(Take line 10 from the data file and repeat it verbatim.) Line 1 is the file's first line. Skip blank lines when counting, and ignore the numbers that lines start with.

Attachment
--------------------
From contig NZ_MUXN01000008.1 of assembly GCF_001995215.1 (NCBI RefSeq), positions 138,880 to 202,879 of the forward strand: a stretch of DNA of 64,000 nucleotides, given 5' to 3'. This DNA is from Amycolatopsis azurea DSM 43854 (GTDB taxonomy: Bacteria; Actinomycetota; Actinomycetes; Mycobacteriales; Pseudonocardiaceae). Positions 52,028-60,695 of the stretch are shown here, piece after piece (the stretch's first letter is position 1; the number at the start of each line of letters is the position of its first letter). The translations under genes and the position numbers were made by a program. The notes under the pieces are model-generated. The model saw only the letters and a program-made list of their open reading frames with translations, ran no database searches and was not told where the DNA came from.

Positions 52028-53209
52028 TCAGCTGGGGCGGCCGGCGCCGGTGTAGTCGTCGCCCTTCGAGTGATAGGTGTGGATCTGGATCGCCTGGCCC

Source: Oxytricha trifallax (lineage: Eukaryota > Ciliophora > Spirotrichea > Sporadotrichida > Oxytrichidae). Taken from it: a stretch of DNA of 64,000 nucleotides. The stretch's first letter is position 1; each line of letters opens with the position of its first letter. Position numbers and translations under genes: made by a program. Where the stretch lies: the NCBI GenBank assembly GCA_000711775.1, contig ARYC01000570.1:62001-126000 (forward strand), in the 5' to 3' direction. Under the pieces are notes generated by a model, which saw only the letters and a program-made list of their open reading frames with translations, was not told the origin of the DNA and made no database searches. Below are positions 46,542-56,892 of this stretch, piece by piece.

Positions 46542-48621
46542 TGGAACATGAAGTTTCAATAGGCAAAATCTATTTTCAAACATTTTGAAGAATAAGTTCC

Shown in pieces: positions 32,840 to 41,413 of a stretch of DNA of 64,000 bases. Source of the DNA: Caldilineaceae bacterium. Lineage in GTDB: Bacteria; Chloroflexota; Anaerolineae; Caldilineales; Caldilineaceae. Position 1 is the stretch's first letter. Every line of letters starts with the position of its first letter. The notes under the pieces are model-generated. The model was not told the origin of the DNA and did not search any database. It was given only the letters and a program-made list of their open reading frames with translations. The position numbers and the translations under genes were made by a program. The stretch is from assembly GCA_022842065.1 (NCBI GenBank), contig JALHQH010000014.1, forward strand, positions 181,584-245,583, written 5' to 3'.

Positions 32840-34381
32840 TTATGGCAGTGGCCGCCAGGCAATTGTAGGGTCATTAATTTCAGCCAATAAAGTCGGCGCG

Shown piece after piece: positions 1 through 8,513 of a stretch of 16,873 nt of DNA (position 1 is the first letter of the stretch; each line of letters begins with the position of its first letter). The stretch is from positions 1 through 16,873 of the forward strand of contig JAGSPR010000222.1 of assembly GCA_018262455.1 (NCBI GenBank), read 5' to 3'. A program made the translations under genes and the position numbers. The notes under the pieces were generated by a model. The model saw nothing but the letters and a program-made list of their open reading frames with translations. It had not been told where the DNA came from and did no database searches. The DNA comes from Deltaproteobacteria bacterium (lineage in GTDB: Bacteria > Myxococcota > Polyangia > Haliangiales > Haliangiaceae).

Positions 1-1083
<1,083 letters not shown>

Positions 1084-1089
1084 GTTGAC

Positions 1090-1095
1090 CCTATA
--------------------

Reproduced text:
Shown piece after piece: positions 1 through 8,513 of a stretch of 16,873 nt of DNA (position 1 is the first letter of the stretch; each line of letters begins with the position of its first letter). The stretch is from positions 1 through 16,873 of the forward strand of contig JAGSPR010000222.1 of assembly GCA_018262455.1 (NCBI GenBank), read 5' to 3'. A program made the translations under genes and the position numbers. The notes under the pieces were generated by a model. The model saw nothing but the letters and a program-made list of their open reading frames with translations. It had not been told where the DNA came from and did no database searches. The DNA comes from Deltaproteobacteria bacterium (lineage in GTDB: Bacteria > Myxococcota > Polyangia > Haliangiales > Haliangiaceae).